Astronomers are getting a close-up view of the death throes of a comet as it passes Earth and enters the inner solar system.
Comet 73P/Schwassmann-Wachmann 3 has broken into more than 40 fragments as it speeds toward a swing around the sun on June 6, NASA officials said Thursday.
The main fragment will come closest to Earth on May 12, when it will be visible to ground observers.
None of the comet’s pieces will come close to hitting Earth, National Aeronautics and Space Administration officials said. The closest fragment will pass at a distance of 5.5 million miles – more than 20 times the distance from Earth to the moon.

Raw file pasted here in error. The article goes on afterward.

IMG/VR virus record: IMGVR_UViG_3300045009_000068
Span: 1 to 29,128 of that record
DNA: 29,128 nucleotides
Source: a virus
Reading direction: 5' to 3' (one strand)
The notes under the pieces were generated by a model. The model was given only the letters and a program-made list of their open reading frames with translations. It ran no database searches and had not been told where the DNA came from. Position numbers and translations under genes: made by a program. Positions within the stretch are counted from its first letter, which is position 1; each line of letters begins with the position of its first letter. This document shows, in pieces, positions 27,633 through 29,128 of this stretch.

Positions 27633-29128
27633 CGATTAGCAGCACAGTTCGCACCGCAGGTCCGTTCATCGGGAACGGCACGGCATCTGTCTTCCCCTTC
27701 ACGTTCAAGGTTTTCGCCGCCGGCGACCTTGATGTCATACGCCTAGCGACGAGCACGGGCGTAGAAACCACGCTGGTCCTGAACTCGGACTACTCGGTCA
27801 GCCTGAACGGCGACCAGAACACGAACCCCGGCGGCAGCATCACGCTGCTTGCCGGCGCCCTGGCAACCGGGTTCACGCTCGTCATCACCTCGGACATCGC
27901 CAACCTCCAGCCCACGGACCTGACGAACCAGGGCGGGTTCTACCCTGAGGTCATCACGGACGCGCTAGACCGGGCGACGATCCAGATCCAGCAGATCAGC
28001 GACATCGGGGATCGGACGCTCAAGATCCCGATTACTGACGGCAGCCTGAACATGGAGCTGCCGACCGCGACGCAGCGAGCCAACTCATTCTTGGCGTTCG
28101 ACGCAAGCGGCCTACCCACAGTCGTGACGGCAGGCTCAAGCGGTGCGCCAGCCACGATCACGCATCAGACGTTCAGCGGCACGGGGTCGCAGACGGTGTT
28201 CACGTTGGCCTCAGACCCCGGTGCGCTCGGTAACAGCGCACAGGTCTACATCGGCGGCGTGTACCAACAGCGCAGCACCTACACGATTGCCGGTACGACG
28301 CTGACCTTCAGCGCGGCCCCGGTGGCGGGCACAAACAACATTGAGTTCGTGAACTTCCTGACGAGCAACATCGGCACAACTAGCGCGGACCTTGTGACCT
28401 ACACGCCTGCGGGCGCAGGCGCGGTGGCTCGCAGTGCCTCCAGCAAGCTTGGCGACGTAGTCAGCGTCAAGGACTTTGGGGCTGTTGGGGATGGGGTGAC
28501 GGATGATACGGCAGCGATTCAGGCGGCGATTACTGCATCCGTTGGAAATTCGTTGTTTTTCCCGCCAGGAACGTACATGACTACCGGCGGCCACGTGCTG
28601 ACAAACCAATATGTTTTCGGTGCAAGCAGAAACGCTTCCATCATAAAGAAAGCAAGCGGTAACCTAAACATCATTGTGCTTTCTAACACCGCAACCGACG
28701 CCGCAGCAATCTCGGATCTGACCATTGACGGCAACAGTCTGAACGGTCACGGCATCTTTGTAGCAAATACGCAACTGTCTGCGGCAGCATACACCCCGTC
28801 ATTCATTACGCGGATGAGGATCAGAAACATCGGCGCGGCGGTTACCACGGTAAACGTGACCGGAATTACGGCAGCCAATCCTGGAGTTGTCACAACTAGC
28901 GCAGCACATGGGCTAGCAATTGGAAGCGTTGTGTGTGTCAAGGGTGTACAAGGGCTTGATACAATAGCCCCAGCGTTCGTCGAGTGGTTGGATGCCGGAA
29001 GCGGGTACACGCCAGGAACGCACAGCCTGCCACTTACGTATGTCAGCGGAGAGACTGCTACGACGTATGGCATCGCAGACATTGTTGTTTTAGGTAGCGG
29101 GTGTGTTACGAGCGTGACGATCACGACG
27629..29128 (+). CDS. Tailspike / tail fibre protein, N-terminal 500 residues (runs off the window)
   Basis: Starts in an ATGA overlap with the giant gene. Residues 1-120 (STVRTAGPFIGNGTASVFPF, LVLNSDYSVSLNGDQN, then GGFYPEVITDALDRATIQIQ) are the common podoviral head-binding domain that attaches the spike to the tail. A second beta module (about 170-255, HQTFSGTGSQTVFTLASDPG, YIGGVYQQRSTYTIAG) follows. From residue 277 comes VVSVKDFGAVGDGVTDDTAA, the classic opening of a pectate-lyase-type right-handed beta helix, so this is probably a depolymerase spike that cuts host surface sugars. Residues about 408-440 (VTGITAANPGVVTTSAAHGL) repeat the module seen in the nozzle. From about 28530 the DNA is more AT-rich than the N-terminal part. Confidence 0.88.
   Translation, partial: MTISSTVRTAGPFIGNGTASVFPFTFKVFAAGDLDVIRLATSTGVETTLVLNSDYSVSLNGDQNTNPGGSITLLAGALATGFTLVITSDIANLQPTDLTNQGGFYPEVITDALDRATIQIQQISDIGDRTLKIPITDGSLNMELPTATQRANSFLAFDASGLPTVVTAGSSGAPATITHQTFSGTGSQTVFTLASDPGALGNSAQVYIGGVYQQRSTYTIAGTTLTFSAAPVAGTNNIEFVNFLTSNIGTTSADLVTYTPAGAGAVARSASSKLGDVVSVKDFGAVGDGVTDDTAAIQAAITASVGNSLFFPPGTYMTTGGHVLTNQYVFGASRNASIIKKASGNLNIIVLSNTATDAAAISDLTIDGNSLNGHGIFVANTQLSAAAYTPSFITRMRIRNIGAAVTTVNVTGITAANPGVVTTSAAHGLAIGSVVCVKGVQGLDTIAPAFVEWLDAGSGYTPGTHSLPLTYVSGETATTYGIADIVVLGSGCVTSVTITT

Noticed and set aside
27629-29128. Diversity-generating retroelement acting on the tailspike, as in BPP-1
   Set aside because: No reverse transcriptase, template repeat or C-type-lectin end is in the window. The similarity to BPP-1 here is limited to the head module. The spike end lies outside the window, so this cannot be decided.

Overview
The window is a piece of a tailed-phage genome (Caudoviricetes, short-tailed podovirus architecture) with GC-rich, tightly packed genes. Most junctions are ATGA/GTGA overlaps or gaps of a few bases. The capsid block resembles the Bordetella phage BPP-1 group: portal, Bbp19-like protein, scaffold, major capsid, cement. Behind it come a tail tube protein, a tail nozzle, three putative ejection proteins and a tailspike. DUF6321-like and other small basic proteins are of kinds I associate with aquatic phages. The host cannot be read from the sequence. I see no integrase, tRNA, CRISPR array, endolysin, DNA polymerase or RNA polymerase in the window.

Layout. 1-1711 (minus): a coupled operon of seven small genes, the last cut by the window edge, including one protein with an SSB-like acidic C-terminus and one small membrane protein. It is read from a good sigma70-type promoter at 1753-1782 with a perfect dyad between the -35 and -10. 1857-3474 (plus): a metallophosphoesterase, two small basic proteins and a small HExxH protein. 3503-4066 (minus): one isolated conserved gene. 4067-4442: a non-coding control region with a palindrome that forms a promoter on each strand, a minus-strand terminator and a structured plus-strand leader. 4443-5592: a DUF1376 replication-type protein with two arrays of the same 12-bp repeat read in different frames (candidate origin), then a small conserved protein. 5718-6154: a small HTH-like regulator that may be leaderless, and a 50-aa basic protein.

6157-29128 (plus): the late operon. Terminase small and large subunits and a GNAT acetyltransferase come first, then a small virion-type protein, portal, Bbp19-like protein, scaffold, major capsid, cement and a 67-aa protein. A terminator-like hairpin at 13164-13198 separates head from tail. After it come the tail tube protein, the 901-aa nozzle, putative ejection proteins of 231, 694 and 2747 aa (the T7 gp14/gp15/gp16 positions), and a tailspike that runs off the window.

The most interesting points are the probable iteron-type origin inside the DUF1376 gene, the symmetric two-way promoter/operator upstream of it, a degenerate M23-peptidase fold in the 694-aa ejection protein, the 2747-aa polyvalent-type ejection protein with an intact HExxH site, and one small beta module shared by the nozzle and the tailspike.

It will still be the closest that any comet has come to Earth in two decades. But because it is not a large comet – its largest fragment is thought to be anywhere from 1 to 3 miles across – observers will need binoculars to see it as it passes through the constellations Pegasus and Cygnus from May 12-14.